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Sound Advice: November 30, 2022

High Dividend Yield Strategy? Yes, But!

When times are tough, there always seems to be increasing talk about the high dividend yield strategy.  It’s an approach that, if implemented properly, produces better than average returns over time relative to the level of risk accepted by the investor.  Although these stocks will usually underperform in strong markets, their resistance to price erosion in weak markets is what gives them the edge.

Over extended periods of three to five years or more, portfolios that include a broad selection of high dividend yield stocks will usually be good choices.  One of the keys is the phrase “broad selection”, at least a dozen if not twice that many.

The analysis of individual high dividend yielding stocks begins with a comparison of company earnings and dividends paid.  That’s known as the payout ratio.  If dividends paid are well covered by company earnings and are likely to continue being well covered, that’s a good sign.  But, especially with cyclical companies such as the construction industry, the earnings pattern tends to be choppy and there may well be times when the companies’ profits fall short of what’s being paid as dividends to investors.  Some of these companies are very well financed, enabling them to maintain their payouts.  Others have no choice but to eliminate their dividends.

In those cases, an apparently generous dividend yield, which might be in the high single digits, could be misleading when more challenging times lie ahead.  A further problem is that when dividends are stopped, funds holdings stocks with high dividend yields have to sell their holdings.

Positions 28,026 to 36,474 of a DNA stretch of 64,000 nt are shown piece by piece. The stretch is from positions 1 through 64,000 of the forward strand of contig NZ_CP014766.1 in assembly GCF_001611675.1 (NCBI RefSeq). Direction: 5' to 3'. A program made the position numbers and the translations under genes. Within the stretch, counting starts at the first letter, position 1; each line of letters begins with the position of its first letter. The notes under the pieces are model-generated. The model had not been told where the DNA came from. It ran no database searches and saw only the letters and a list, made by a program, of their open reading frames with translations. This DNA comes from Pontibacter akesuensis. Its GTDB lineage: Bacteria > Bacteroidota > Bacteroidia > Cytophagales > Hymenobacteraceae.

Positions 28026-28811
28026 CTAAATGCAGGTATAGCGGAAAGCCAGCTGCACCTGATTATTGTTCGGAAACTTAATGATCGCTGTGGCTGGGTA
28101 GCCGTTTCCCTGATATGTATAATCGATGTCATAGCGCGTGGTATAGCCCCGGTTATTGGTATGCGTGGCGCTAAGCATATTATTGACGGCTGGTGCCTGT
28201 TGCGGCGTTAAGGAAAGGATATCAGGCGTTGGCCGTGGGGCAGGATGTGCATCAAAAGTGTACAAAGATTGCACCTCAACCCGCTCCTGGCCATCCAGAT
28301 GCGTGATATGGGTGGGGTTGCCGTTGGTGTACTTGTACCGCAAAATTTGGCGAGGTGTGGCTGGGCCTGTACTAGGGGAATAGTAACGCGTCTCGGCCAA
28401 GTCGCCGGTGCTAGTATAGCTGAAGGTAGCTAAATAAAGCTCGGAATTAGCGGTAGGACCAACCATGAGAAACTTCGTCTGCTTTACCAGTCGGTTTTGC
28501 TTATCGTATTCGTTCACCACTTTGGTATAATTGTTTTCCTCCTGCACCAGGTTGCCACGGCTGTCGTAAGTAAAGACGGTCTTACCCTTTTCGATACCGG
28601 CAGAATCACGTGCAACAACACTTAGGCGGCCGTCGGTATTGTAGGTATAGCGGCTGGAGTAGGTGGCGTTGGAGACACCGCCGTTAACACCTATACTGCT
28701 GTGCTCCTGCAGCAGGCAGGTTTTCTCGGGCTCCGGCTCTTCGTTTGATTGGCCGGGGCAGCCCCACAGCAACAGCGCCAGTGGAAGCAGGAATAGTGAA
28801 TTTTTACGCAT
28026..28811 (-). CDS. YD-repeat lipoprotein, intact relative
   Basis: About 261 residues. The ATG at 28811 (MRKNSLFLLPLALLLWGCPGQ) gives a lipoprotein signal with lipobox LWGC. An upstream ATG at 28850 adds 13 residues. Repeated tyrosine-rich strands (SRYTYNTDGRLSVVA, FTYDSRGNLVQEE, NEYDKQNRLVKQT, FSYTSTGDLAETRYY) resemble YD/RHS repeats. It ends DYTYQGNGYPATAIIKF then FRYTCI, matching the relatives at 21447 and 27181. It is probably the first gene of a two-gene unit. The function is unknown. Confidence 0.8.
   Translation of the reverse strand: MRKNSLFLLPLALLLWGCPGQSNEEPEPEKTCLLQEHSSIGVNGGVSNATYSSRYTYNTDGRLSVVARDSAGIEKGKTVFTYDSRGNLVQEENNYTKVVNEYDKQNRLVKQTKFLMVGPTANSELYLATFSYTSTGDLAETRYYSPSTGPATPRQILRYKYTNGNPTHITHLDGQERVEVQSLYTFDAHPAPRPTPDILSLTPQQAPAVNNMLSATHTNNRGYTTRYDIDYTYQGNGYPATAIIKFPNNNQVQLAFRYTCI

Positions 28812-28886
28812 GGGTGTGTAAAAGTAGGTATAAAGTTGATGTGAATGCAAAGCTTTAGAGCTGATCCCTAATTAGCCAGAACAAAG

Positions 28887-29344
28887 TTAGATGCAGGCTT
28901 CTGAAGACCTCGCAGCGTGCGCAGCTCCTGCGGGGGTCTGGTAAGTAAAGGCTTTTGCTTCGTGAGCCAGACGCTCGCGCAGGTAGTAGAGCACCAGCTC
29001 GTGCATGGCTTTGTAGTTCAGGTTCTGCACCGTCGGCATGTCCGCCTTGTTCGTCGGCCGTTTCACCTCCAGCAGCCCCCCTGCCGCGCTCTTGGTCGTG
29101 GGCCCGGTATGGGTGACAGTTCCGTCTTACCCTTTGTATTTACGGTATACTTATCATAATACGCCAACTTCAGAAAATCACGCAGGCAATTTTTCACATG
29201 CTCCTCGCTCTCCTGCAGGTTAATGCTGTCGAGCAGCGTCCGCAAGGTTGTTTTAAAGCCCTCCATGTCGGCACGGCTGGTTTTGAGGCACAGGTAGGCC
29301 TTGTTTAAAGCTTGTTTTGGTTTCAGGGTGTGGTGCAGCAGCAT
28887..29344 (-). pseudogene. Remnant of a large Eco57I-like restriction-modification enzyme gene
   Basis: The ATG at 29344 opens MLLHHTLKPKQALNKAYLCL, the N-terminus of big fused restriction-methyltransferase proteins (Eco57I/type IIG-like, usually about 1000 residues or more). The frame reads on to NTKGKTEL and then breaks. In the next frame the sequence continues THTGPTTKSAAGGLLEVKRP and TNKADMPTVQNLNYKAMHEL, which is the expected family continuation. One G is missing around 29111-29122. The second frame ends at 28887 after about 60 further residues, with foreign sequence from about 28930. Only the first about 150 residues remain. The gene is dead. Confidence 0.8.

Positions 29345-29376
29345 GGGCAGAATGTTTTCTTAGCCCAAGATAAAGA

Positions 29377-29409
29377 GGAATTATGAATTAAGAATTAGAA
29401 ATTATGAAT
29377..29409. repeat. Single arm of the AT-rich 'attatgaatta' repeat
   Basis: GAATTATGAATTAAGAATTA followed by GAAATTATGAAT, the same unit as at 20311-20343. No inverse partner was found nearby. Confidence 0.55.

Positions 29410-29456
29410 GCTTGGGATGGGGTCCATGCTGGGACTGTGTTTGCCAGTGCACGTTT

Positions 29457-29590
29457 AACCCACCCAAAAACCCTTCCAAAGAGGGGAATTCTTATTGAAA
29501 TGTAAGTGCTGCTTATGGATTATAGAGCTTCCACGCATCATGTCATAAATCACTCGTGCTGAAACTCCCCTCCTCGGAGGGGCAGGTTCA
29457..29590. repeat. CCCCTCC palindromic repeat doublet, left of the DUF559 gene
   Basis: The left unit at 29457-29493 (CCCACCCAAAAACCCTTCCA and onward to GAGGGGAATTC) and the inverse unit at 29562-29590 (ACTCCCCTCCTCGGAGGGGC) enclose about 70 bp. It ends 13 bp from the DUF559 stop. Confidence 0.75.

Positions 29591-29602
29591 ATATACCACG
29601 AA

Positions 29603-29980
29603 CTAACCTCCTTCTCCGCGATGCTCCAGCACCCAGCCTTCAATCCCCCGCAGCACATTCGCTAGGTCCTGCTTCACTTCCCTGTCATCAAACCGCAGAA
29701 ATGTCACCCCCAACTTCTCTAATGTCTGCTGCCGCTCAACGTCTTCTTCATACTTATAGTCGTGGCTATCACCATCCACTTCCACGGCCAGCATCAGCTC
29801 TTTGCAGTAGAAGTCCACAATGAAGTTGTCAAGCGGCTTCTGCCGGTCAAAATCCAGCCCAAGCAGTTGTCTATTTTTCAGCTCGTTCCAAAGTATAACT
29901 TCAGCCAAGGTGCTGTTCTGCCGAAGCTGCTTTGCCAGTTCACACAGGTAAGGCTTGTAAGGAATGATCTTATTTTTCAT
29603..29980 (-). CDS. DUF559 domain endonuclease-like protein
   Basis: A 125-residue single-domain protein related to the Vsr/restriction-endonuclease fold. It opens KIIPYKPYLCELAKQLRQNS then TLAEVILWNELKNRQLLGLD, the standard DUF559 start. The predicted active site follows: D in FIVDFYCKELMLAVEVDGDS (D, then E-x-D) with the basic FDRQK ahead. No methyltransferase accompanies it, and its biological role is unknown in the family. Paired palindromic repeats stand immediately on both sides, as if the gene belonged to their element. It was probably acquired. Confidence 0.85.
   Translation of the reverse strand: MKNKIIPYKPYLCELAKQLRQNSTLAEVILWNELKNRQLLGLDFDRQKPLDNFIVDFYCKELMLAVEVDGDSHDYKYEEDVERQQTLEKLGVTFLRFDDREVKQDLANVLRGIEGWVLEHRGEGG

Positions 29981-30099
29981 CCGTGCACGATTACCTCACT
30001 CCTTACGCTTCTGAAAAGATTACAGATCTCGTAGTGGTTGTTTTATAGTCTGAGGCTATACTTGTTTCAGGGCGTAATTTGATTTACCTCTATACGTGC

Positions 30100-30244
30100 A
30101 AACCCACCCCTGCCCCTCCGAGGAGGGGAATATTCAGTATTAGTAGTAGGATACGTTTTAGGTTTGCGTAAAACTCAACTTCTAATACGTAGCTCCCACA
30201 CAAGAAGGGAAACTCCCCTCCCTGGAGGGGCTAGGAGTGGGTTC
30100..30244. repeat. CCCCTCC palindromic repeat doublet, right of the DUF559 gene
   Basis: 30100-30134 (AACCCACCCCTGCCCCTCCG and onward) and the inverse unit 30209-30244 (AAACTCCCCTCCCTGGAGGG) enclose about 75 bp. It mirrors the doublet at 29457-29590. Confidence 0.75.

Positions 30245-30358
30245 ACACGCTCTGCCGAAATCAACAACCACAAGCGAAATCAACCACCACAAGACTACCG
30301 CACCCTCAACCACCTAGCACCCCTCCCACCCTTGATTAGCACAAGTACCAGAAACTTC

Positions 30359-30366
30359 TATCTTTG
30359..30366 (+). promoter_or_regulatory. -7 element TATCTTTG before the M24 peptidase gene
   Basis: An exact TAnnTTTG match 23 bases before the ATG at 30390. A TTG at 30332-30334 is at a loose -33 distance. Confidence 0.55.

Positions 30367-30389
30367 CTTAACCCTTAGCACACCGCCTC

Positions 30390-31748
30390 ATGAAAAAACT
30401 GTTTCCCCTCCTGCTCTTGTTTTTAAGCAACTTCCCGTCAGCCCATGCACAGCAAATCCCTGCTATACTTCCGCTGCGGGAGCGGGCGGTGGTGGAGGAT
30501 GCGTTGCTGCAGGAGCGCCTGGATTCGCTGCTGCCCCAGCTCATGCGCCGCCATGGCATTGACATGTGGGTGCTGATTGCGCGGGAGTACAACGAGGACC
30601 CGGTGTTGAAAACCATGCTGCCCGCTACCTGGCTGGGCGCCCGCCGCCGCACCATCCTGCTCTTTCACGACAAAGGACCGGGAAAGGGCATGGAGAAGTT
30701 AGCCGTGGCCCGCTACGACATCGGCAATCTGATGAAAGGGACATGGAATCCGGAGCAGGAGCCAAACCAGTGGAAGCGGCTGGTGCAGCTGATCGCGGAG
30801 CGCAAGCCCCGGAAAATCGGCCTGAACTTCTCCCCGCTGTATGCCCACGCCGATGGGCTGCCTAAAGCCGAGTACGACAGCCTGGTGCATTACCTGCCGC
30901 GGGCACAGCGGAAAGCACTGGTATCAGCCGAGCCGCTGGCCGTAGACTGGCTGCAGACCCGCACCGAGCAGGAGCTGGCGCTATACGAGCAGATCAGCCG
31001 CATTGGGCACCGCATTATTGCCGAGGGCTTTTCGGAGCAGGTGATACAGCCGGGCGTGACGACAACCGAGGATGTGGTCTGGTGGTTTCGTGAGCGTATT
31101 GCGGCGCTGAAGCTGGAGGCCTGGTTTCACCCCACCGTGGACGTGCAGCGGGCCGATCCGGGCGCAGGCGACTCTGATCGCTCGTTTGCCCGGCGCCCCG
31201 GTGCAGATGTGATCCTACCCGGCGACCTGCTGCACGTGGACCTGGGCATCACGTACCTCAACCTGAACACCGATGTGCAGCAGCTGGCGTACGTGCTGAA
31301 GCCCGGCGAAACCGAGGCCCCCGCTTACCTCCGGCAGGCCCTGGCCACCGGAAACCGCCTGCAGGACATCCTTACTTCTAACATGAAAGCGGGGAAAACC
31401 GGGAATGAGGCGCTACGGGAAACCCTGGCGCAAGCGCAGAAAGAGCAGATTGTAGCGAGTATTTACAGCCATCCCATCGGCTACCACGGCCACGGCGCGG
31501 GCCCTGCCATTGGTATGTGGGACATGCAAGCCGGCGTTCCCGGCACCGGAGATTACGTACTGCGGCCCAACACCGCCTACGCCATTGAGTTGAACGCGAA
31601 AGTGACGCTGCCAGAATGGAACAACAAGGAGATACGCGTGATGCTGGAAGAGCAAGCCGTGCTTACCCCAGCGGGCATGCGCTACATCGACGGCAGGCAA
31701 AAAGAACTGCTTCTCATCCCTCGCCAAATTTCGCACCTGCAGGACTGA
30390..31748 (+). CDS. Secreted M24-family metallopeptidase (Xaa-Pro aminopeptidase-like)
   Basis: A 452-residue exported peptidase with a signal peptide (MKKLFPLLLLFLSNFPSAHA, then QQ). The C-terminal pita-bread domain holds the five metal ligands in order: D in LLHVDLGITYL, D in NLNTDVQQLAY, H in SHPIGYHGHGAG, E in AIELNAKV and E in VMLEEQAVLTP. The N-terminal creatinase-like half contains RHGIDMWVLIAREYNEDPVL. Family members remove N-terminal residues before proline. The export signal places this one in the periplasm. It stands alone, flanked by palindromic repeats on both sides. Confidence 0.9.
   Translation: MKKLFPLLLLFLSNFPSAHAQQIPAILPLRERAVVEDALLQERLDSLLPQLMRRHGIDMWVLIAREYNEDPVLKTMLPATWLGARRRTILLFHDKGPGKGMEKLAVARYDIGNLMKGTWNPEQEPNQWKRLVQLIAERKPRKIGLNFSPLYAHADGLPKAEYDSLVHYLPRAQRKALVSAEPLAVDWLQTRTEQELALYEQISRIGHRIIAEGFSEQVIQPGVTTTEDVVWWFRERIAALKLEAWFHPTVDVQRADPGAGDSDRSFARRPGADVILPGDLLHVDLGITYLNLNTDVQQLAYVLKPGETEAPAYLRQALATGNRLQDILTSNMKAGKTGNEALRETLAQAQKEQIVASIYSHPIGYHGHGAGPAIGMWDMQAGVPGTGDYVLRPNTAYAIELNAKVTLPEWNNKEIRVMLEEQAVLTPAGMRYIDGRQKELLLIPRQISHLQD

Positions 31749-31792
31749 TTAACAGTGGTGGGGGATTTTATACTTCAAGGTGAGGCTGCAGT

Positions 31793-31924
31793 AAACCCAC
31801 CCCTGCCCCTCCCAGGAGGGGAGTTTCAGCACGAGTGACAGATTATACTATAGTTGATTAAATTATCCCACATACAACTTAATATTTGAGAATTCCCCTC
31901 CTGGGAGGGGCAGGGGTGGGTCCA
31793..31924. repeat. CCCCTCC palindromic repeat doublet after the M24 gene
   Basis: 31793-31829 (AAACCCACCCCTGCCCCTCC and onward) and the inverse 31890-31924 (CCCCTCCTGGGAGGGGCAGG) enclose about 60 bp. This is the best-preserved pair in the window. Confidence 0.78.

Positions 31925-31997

The common routes for those seeking high dividend yield holdings are open-end mutual funds and exchange-traded funds.  There is a wide selection available and, in most cases, with expense ratios that are quite reasonable.  Some emphasize the longevity of dividend payments.  Others focus on the growth rate of dividends.  And then there are those that credit consistency of dividend increases over extended periods.

Investors who prefer a simplistic approach to portfolio construction could certainly include one of these high dividend yield funds as the domestic equity component of their holdings, possibly supplemented by a high dividend yield international fund.  As we move ahead through the current economic cycle and interest rates rise further, the addition of a total bond market fund should also be considered.

N. Russell Wayne, CFPÒ

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